By: Jim Dunleavy

To improve public perception of its racing product, Parx Racing will institute several house rules to discourage medication violations and hidden ownership of horses, according to Sam Elliott, the track’s director of racing.

Beginning June 1, any trainers who within a 365-day period accumulate three medication violations that result in a fine or suspension, or two medication violations that result in a suspension, will have their stalls revoked and must immediately remove their horses from Parx property.

The eviction will take place when the trainer has exhausted his appeals with the Pennsylvania Racing Commission.

“We had 55 purse redistributions last year, which is way too many,” Elliott said. “The bettors come out on the short side of it. It’s clear that suspensions and fines are not enough of a deterrent.”

Any horse who has a medication violation will be placed on the racing secretary’s list for 45 days and not be allowed to race. During that time, the horse may not be sold or transferred at Parx. If the horse is sold or transferred, it must be removed from Parx.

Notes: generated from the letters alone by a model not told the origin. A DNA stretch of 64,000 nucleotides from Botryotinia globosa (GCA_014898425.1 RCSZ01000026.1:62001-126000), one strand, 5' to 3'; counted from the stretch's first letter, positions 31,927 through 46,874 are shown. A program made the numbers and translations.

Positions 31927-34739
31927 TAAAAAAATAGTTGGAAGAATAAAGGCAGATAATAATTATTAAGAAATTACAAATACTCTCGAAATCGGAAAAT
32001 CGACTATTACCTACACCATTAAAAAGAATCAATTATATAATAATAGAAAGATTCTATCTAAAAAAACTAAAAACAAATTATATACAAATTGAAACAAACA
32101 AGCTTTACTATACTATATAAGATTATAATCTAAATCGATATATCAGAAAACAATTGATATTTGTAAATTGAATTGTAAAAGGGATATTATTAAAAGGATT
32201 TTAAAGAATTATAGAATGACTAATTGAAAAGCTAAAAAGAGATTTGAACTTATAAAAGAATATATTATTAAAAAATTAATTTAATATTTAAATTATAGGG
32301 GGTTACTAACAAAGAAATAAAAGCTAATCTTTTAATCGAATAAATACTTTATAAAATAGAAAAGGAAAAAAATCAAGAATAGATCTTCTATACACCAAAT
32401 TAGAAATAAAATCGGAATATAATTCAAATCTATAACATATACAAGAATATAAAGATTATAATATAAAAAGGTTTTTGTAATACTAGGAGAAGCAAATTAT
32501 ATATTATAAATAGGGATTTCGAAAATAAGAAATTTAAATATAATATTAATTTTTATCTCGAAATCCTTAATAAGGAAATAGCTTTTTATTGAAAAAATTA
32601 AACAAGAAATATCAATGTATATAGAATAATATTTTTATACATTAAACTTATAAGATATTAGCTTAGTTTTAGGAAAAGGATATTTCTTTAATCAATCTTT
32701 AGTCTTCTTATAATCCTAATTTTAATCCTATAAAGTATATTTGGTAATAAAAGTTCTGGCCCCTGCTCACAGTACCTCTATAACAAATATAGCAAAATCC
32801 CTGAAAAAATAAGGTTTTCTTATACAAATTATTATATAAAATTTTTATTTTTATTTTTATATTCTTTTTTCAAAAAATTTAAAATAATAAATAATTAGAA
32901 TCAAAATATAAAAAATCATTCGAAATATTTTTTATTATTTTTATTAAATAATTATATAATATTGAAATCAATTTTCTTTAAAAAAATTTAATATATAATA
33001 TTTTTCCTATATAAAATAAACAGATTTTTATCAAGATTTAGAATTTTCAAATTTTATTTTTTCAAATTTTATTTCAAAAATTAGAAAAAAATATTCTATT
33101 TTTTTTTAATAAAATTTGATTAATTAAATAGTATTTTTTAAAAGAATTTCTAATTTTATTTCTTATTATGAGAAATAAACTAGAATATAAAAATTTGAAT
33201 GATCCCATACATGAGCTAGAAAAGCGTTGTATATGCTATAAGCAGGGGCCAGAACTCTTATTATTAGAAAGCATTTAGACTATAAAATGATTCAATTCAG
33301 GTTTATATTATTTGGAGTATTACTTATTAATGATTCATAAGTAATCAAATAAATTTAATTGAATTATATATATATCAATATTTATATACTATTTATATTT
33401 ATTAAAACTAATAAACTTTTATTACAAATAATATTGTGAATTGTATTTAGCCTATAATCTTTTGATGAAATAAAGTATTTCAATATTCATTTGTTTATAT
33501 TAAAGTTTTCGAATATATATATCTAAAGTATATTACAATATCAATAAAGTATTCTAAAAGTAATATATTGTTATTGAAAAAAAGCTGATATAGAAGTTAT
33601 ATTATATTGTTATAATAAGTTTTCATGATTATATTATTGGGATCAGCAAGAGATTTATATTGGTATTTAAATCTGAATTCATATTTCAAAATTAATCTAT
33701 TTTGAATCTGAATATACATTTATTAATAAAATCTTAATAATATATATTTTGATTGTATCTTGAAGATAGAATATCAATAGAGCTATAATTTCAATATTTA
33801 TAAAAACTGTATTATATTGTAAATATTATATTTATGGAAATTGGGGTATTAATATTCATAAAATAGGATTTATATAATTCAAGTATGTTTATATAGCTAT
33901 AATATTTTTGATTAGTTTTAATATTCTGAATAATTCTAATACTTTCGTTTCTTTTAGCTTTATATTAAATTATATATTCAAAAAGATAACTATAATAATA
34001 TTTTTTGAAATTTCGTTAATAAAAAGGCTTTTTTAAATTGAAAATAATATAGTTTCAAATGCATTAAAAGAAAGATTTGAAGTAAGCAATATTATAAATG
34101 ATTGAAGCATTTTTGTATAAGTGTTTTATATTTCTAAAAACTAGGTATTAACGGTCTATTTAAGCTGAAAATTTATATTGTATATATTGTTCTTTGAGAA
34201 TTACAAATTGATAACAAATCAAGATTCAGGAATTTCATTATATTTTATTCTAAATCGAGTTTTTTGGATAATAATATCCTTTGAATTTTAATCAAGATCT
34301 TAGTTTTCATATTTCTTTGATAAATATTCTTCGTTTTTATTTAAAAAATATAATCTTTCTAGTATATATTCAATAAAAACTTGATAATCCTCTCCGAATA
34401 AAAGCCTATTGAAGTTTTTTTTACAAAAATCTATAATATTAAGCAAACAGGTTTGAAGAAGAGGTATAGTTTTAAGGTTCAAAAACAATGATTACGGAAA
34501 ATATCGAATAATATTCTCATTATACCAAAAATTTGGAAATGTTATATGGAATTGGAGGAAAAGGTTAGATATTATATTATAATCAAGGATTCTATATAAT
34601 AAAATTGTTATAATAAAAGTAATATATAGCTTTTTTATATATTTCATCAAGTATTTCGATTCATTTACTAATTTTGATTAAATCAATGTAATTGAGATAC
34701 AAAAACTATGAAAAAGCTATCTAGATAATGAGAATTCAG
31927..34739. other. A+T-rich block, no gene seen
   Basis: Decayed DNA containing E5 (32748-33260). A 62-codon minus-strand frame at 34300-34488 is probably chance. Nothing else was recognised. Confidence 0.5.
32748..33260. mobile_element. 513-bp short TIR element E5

To ensure that horses listed on stall applications and in the program reflect actual ownership, any trainer found to be misrepresenting himself as a  different person will have their stalls revoked and will have to immediately remove all of their horses from the grounds.

Any hidden ownership also will be reported to the board of stewards.

The Pennsylvania Thoroughbred Horsemen’s Association is in favor of the new rules, according to Elliott.

“I believe wagering on our product should be higher than it is,” Elliott said. “I think the public’s perception is holding us back. I hope not to have to invoke any of these rules, but I believe they will help level the playing field and lead to a betterment of the game.”

The new policies will begin with any medication positives or ownership irregularities as of June 1, and will not include any retroactive rule infractions.